October 4, 2019

The Patient’s Role in Investigating a Medical Malpractice Case

Author: Alex Wolfe, Associate Lawyer


Unless you are extremely healthy (or lucky), most of us have regular interactions with doctors, hospitals, nurses, and other medical professionals. Most of us have very positive experiences and feel better after these interactions, however, some people do not receive the proper diagnosis, treatment, surgery, or referral and may suffer as a result.

Don’t worry or live in fear. Medical malpractice is very uncommon, but it exists. Because of this reality, if you believe that you received sub-standard treatment from a medical professional, and are feeling worse as a result of this treatment, here are some preliminary steps that you can take to ensure that the proper evidence is available to you down the road:

  1. Talk to your family doctor about the care you received, or seek a second opinion. Documenting and seeking assistance for your potential misfortune is an important step in identifying and remedying any complications, problems, or issues.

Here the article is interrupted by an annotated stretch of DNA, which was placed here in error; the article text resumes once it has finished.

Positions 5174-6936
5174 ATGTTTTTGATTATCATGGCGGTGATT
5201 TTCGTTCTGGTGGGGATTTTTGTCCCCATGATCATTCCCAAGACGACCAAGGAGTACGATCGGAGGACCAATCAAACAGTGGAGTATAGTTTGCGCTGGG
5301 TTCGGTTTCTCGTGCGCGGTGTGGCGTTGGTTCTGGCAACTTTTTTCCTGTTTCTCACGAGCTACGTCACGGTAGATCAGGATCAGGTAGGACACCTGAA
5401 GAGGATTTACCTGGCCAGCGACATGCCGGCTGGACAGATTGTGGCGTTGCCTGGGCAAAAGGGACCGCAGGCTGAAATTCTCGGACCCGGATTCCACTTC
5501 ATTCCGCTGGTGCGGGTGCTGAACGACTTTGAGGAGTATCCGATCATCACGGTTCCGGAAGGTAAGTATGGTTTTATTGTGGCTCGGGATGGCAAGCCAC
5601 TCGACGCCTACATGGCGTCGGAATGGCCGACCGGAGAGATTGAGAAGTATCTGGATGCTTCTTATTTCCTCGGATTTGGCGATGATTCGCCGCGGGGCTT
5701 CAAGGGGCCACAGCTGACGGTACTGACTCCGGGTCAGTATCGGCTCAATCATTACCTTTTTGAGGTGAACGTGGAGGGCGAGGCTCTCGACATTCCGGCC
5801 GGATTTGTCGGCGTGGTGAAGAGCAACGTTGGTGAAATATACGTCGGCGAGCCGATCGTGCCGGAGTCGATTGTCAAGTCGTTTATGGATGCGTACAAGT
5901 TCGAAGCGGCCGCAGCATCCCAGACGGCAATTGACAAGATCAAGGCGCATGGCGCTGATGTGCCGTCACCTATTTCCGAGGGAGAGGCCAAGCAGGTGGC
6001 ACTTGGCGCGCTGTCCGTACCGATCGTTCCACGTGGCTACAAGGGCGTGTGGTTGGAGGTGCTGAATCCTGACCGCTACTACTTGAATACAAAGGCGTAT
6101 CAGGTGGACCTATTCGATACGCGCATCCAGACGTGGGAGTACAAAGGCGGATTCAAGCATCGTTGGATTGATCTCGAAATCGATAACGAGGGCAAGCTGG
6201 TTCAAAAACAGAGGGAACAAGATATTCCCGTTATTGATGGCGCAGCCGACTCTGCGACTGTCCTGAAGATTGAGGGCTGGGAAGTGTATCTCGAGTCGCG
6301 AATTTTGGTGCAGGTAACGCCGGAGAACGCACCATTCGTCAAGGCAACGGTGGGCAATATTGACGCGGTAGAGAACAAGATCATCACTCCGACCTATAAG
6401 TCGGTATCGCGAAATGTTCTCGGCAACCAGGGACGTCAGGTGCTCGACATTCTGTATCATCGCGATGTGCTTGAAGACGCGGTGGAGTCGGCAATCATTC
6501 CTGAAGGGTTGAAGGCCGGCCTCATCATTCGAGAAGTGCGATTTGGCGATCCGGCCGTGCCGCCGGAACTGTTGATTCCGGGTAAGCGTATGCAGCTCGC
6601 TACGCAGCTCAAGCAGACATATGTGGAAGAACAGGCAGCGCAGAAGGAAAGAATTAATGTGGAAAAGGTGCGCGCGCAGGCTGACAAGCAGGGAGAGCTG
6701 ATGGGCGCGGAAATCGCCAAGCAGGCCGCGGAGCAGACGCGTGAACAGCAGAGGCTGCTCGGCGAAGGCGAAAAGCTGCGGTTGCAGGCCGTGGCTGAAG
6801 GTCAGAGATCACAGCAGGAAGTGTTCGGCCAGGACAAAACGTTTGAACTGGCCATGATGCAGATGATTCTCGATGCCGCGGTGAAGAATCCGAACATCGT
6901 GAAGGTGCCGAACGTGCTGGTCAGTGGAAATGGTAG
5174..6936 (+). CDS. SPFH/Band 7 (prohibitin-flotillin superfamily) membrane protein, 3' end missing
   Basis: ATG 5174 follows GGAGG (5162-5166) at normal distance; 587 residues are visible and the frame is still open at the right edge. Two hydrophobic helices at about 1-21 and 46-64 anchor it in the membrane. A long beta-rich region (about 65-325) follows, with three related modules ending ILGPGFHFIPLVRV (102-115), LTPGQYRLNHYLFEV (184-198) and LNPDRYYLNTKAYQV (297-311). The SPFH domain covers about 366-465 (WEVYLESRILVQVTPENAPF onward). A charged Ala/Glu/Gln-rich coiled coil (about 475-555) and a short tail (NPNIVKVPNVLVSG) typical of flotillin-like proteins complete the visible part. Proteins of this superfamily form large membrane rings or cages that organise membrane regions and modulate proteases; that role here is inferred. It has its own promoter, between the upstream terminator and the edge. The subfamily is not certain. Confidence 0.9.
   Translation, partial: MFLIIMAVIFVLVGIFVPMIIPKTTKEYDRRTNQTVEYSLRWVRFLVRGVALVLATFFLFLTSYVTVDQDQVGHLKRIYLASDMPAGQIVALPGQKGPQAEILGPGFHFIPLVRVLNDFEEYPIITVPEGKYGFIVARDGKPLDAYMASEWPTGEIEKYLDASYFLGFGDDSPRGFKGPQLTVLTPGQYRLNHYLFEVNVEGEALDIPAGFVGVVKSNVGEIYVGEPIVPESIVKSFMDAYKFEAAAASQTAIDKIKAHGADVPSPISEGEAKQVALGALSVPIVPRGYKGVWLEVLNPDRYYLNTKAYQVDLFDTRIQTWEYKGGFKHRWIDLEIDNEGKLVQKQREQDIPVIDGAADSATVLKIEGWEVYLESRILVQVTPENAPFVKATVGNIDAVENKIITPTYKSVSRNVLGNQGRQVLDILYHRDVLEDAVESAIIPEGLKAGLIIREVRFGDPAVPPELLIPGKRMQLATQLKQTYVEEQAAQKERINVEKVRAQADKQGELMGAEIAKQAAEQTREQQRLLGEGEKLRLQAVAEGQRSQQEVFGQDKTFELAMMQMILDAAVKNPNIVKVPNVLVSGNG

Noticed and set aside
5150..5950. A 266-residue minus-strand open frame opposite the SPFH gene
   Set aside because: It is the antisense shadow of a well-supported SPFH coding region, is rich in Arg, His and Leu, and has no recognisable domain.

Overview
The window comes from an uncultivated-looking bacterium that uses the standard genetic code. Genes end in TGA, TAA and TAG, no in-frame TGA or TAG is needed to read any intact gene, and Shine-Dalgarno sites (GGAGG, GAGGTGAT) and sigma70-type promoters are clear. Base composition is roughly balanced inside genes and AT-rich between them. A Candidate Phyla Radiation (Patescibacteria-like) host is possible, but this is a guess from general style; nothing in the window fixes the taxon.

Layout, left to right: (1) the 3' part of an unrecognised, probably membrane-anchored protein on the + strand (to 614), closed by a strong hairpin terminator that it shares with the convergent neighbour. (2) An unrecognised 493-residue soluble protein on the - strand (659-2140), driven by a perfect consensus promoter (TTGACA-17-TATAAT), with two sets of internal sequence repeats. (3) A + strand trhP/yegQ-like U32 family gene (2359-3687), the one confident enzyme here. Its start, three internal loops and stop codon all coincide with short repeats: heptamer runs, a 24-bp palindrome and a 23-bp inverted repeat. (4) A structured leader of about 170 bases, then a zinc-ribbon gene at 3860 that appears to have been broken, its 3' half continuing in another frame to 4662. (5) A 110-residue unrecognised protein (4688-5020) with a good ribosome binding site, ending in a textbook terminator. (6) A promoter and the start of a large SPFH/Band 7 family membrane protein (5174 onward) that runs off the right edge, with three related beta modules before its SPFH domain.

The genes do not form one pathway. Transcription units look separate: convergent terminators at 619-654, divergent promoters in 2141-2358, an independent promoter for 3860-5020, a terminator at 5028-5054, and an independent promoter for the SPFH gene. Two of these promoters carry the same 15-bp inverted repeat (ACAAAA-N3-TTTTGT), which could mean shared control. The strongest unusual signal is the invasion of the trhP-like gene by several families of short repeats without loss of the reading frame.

2. Write out what happened and continue to document successive interactions and events. Keeping a personal written record of all the things that happened to you helps ensure that you have an accurate recollection of the events at-hand. It will also help you communicate with other medical professionals about your condition.
  3. Request your medical records. Ontario’s Personal Health Information Protection Act (PHIPA) provides individuals with a statutory right to access their medical records and other personal health information. The records should be provided without any questions asked.
  4. If possible, take pictures of your injuries. Pictures say a thousand words and can be influential pieces of evidence in the event that a lawsuit is commenced.
  5. Finally, call a lawyer who is experienced in medical malpractice litigation. Most lawyers are willing to speak with you free of charge and will provide you with some options to address the potential wrong that occurred.

If you have questions or comments about this edition of the newsletter, contact Alex Wolfe at Legate Personal Injury Lawyers: a.wolfe@legate.ca